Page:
Clarkston, Washington & Hells Canyon

Oct 18, 2017 - National Geographic Sea Lion

At 0630 National Geographic Sea Lion was making her way on the dark waters of the Snake River toward the dock at Clarkston, Washington, where we were greeted by a spectacular sunrise with the sky flaming orange and pink. Soon we were off on jet boats for an exciting journey up the Snake River and into Hells Canyon. Rugged and remote, Hells Canyon is the deepest river-cut canyon in North America.

Our first stop was at Asotin (Place of Eels). Here we marveled at a beautiful outcrop of complex columnar basalt where perfectly formed columns rose above the river. Soon we were on the free-flowing Snake River. High cliffs formed by layer after layer of basaltic lava flows rose high above us. As we proceeded upstream on this cloudy morning, fall colors brightened the landscape as mulberry trees glowed golden and sumac smoldered crimson on the rocky slopes.

We passed the mouth of the Grand Ronde River, leaving the basalt flows and officially entering Hells Canyon and exotic terranes; exotic terranes are distinct pieces of land that have been added to the edge of the continent by tectonic processes.  Now the rocky cliffs on either side grew steeper and even more rugged. On our starboard side a large flock of wild turkeys crossed a grassy space. At Cache Creek in Hells Canyon National Recreational Area, where we stopped for refreshments, we were amazed to see several Golden Eagles soaring above us. There is a small museum here and in the yard an orchard of apple, fig, plum and walnut trees—a green oasis among the usually parched hills. There was ample evidence that wild turkeys spend time here. Black bears come into the yard to eat walnuts, crunching the entire nut and spitting out the shells. We discovered bear and deer tracks in the sand below the boat ramp.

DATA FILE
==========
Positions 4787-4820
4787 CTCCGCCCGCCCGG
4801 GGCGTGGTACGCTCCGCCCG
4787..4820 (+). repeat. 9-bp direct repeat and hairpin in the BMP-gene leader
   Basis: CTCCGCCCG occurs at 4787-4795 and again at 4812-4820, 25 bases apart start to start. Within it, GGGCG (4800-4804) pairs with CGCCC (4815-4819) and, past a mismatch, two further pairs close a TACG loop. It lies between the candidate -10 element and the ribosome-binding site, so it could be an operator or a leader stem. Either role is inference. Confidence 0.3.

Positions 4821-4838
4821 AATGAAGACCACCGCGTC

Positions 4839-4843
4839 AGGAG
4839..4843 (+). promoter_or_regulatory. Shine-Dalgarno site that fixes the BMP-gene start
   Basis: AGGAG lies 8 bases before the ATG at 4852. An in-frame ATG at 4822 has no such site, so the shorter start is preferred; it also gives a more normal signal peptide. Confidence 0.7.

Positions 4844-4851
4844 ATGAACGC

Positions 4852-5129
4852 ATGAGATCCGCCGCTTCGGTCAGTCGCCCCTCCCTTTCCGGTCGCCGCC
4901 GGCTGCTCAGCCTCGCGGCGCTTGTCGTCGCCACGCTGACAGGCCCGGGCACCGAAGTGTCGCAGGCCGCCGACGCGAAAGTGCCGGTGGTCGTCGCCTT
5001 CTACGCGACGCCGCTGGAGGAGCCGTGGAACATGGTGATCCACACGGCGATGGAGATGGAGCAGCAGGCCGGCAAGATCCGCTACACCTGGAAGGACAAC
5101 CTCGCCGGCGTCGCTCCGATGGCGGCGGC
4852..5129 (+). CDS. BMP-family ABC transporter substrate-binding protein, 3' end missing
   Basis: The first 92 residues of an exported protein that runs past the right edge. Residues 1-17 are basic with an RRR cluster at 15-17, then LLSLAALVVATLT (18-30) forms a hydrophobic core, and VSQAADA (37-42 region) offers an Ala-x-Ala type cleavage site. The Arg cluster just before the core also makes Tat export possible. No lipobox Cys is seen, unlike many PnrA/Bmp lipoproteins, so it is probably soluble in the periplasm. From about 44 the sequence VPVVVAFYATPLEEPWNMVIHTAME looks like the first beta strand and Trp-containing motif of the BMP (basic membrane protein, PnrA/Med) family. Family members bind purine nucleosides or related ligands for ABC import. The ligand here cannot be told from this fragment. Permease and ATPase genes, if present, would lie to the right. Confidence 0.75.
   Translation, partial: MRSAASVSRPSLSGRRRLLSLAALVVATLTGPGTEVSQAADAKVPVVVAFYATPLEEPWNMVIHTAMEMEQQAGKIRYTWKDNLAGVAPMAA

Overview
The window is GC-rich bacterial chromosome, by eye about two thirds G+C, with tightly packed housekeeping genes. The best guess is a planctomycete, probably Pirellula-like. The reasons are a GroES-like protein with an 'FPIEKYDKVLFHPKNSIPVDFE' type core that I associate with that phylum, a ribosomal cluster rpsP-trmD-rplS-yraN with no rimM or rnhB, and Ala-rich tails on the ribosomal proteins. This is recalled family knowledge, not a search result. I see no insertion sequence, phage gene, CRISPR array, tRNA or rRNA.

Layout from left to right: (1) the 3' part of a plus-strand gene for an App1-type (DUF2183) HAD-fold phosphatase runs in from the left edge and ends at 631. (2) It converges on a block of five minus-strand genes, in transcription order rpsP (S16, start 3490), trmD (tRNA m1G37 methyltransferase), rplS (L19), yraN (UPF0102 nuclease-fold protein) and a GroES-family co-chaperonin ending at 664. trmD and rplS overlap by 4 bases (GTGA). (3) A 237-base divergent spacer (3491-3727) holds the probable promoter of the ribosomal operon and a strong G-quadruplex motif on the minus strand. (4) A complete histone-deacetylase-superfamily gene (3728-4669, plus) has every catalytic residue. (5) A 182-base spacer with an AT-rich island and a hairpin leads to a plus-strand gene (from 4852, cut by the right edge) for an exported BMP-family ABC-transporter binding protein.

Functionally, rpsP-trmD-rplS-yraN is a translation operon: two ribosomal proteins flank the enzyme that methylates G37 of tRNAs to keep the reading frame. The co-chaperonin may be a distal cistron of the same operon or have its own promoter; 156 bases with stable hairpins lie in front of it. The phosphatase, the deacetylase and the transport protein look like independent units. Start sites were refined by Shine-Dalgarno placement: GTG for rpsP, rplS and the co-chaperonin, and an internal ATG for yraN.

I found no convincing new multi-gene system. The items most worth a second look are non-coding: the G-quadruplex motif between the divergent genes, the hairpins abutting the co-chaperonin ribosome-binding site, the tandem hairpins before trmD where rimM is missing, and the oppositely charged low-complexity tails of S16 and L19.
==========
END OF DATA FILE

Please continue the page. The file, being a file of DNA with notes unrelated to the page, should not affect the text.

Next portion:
On we went upriver, safely negotiating frequent rapids in the powerful jet boat, we kept and eye out for wildlife. On a rocky ledge above us a small group of Rocky Mountain bighorn sheep rested, peacefully chewing their cuds.  We turned around at the mouth of the Salmon River, the legendary “River of No Return”. We learned that the Salmon River is the source of the pale, sandy beaches along the Snake River. Tuning back downriver we saw a mule deer buck with a small group of does. Then we were thrilled to find, right on the rocky shore, a magnificent bighorn ram with heavy, fully curved horns. He posed there, seemingly unperturbed by our presence. Our cameras were clicking away.

At the Nature Conservancy’s Garden Creek Ranch we stopped for a hearty lunch. We dined on a large, open deck with views up and down the river. Further downstream at Buffalo Eddy, a deep pool in the river, our boat nosed in to the rocky shore and we had a good look at an enigmatic petroglyph. It consisted of a number of figures chipped into stone long ago and not fully understood today. 

Arriving back at our ship, most of us went by motor coach to the Nez Perce National Historic Park to learn more about the history and culture of the Nez Perce people—whose aid to Lewis & Clark and their Corps of Discovery was vital to the success of the expedition. Back on board we enjoyed the camaraderie of social hour with our shipmates and newfound friends before the Captain’s farewell dinner. It was a very pleasant last evening on our journey of adventure on the Columbia and Snake rivers.

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About the Author

Grace Winer


Geologist and naturalist, Grace is a Montanan now living in Seattle. Grace received her degrees in geology (BS and MSc) from Montana State University. Funded by a grant from the National Geographic Society, she pursued her master’s degree in Alaska’s remote Pribilof Islands. Here she investigated the volcanic evolution of St. Paul Island, creating a geologic map, and predicting volcanic hazards in the event of a future eruption. Her knowledge of the Pribilof Islands and the Bering Sea region led to her work as a consulting geologist on St. George Island for NOAA’s Pribilof Restoration Project.

About the Videographer

James Napoli

Video Chronicler

Jim was born in rural New England where he quickly developed an appreciation for the outdoors and a love of exploration.  Four years with the U.S. Navy further enhanced his appetite for travel. Always interested in the visual arts, he studied Television at Boston University and Northeast College of Communications, landing his first job in the industry working as an editor at a Boston television station. His wanderlust drew him to a job with two major cruise lines; installing and managing broadcast centers onboard a total of over a dozen ships. He has since moved on to specialize in expedition travel and wildlife productions.  

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